Staunton, May 31 – Russians “at one and the same time feel themselves to be the greatest and the most oppressed nation on earth,” a situation that a Moscow commentator says reflects their “uncritical approach to themselves, the powers, and state propaganda” and that is the continuing source of many of their country’s most intractable problems.
In an essay in today’s “Gazeta,” Boris Tumanov explores the origins and the consequences of these “two unchanged and mutually exclusive leitmotifs” of Russian thought and suggests that even “the dialectic” will not help most people to understand why Russians feel the way they do (www.gazeta.ru/comments/2011/05/31_a_3633993.shtml).
“On the one hand,” he begins, the situation in which Russians find themselves in post-Soviet Russia, a country in which they form the overwhelming majority of the population and find themselves subordinate to “Russian state traditions including the mania for geopolitical greatness” allows them to view themselves “without irony” as the “state forming” nation.
And consequently, “when Russians are told in this situation that ‘Russia has risen from its knees,’ Russians for completely understandable reasons conceive this as being exclusively their due.” They ascribe “in a natural way” to “the current powers and to Vladimir Putin personally” the fact that they have begun “to live better and more happily.”
Any effort to cast doubt on this “idyl” or to point up “existing shortcomings” which any objective individual would have to acknowledge Russia, like any other country, has, Tumanov suggests, is considered by Russians to be the work of “born Russophobe who are working in the service of the enemies of Russia.”
But this belief that Russians are “the greatest of nations, the Moscow commentator says, “organically coexists with equally categorical assertions” by the Russians themselves that “Russians are the most oppressed nation in Russia, that Russians are dying out with their birthrate falling and morality growing, with Russians becoming impoverished” and so on.
Unfortunately, while believing these things to be true, most Russians do not have any understanding of whom they should address complaints about these things and “who is the guilty party of all these misfortunes,” even though they should recognize that such responsibility falls “above all on those people who administer” Russia.
That is not something Russians want to do because of their feeling that they are the greatest of nations and that their leaders are the best, and it is not something that intermediate leaders want to do because they recognize that there is little they can do about most of these problems.
But periodically, one or another politician, especially in the run up to elections, suggests that the issue should be addressed. Now that has happened again, Tumanov says, pointing to the proposal from Communist Duma deputy Vladimir Fedotkin to hold a parliamentary discussioin on “the conditions of life and fate of the Russian people.”
Such hearings, of course, Tumanov argues, “will become in fact a recognition of the fact that ten years of ‘stability, flowering, and getting up from one’s knees’ have led the Russian people to such a condition that it is time to reflect about its further fate and immediately improve the conditions of its life.”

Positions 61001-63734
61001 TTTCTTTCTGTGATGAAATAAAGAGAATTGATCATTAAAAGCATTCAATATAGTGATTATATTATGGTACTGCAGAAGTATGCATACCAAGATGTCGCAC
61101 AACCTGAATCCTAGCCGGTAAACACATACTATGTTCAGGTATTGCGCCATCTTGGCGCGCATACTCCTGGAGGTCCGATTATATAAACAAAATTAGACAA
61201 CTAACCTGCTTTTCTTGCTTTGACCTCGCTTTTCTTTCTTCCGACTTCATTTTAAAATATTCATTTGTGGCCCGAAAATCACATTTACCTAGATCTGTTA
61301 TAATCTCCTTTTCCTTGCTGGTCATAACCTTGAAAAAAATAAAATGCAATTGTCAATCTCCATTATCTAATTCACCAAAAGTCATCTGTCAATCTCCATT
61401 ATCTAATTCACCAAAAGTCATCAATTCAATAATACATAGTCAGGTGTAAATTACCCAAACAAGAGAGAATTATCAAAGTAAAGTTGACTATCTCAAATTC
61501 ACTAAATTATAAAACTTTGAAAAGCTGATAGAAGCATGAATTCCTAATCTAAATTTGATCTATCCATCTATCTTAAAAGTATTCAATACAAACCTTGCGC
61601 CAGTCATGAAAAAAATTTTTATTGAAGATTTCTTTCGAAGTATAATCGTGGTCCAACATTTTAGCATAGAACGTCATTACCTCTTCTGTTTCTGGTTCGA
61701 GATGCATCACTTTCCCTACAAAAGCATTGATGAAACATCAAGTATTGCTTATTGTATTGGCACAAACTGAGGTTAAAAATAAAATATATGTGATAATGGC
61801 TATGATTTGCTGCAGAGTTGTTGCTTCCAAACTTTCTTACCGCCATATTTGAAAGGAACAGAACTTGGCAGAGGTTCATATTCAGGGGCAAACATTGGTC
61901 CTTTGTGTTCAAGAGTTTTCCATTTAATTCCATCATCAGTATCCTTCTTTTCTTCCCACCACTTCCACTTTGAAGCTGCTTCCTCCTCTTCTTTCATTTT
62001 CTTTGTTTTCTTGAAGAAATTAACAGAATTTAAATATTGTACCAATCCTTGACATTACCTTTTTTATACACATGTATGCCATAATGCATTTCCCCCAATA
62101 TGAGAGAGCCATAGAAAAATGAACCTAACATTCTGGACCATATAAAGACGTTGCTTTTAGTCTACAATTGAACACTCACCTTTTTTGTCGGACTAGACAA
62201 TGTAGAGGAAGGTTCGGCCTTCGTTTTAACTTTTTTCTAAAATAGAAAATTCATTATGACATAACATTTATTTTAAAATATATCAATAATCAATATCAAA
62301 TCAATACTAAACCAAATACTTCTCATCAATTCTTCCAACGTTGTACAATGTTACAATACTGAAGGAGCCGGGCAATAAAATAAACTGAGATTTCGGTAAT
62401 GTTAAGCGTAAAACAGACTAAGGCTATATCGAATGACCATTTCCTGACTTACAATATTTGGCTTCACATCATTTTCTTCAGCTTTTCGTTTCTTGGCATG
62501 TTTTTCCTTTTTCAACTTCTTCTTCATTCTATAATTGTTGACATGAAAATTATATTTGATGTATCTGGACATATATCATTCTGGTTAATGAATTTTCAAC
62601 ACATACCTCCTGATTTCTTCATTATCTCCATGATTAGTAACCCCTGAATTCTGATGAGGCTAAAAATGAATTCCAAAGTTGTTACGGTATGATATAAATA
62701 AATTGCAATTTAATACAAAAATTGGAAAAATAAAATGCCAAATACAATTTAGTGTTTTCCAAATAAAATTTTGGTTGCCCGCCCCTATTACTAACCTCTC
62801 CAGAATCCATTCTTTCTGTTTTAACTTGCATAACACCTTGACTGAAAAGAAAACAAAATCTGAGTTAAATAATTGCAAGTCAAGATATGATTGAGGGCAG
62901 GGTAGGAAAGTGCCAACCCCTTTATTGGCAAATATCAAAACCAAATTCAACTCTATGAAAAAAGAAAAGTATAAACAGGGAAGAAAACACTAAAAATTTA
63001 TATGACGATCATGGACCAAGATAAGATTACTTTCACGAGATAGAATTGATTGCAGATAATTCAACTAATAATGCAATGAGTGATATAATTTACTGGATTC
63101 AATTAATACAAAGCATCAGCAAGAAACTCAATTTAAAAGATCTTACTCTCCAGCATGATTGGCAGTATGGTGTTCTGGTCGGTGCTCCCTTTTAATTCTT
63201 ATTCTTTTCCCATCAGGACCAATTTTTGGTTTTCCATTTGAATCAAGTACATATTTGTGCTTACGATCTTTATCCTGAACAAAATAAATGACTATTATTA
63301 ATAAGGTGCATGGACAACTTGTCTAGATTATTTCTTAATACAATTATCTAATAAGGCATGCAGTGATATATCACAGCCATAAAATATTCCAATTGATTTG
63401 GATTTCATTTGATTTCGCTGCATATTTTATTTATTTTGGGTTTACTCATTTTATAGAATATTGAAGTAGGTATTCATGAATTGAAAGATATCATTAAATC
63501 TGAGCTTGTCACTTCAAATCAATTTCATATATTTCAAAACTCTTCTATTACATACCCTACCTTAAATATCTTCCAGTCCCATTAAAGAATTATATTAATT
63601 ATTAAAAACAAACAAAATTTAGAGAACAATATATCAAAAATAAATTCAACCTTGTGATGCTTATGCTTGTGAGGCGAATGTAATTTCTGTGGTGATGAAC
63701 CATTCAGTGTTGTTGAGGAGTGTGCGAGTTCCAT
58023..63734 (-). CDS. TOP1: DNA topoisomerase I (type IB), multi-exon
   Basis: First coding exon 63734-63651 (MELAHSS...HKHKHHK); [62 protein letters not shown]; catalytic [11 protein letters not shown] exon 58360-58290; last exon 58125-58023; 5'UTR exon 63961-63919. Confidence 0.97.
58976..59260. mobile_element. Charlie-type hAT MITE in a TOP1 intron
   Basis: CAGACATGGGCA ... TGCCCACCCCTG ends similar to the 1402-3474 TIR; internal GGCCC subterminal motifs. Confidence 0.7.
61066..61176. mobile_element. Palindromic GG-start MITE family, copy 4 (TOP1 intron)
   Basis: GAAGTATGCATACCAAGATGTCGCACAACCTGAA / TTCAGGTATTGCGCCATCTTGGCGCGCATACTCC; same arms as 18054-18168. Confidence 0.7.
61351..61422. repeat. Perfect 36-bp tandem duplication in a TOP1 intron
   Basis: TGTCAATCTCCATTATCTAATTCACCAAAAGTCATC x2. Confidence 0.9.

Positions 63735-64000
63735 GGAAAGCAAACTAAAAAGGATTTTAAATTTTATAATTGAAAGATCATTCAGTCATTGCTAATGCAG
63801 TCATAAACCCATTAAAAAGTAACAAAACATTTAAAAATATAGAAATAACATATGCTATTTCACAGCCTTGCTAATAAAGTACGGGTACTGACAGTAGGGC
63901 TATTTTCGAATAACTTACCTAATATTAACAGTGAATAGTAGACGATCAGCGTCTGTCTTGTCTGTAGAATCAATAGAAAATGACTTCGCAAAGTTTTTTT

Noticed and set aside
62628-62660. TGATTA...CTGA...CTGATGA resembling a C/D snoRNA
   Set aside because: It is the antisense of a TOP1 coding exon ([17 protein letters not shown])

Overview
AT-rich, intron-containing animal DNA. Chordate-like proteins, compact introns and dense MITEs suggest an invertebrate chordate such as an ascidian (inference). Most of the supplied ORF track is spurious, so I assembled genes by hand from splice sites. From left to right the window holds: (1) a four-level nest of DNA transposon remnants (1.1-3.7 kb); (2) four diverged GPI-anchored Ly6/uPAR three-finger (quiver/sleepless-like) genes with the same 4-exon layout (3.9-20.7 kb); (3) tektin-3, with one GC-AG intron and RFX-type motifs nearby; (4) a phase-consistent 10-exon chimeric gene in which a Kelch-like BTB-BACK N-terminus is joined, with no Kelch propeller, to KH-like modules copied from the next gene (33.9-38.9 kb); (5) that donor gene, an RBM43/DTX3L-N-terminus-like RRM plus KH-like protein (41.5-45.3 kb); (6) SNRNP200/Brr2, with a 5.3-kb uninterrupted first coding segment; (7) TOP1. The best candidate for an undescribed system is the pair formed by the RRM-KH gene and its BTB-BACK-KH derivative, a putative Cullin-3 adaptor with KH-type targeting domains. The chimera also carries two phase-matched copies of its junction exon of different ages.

The absurdity of this situation will be obvious because “our deputies will be forced to acknowledge the impoverished situation in which Russians, that is in essence, the overwhelming majority of the population are situated,” but they will find it almost impossible to take any real steps.
That is because “the people’s representatives and above all the United Russia party leaders even under torture will not agree to recognize their direct responsibility for the current misfortunes of the Russians and will always be looking for someone else on whom they can place all the blame.”
What is thus likely to happen? Tumanov suggests that there will be declarations about the Russians “as the state forming people” and possibly other “privileges for Russians,” although these too will remain “on paper” lest they spark a new “inter-ethnic catastrophe” among the country’s various ethnic groups.
Even the discussion promises to worsen ethnic relations, Tumanov says, even though the Russians themselves “will remain satisfied for the next two or three years” and then all this “will begin again,” with no end in sight all the more so because many Russians will be all too inclined to see the non-Russians as their oppressors, just as they did in Soviet times.
One of Russia’s greatest problems remains excessive drinking which in turn reduces life expectancy, Tumanov says, “It is necessary to drink less. But this assertion can be true only for those people who recognize their responsibility at a minimum for their own fate and still better for the fate of their society.”
“In other words, for those Russians who do not await from the powers that be instruction about how to love it, what to think and how to conduct onself and which are not seeking the causes of their own lack of well-being in the machinations of mythical ‘internal and external enemies,’” including “the non-Russians.”
Russia’s tragedy, Tumanov suggests, will continue “as long as the unnatural symbiosis between the insane deification of the powers” and the acceptance of existing conditions as beyond anyone’s control” exists among the majority of Russians. That time, unfortunately, is not yet, the commentator concludes.